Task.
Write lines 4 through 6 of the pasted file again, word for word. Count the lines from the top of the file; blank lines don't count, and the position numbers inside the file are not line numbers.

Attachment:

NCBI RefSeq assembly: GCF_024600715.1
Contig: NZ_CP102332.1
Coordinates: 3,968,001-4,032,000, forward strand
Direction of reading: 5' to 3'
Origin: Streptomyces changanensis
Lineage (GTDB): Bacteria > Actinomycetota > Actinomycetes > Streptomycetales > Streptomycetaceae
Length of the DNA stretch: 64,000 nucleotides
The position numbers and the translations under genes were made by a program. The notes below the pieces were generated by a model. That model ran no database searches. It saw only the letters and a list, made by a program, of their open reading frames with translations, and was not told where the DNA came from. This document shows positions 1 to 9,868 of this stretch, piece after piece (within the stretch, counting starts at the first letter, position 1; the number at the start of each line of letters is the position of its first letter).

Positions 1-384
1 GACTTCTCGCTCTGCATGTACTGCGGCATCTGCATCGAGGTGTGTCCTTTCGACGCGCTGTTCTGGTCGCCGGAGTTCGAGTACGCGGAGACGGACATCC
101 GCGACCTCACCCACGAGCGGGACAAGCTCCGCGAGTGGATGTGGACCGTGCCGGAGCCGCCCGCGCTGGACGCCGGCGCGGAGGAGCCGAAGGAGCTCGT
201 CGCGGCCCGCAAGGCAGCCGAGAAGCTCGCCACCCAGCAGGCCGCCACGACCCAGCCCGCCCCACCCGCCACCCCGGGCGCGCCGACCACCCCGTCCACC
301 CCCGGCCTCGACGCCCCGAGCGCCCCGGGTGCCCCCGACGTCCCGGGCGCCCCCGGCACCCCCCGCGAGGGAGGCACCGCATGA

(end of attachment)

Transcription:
Direction of reading: 5' to 3'
Origin: Streptomyces changanensis
Lineage (GTDB): Bacteria > Actinomycetota > Actinomycetes > Streptomycetales > Streptomycetaceae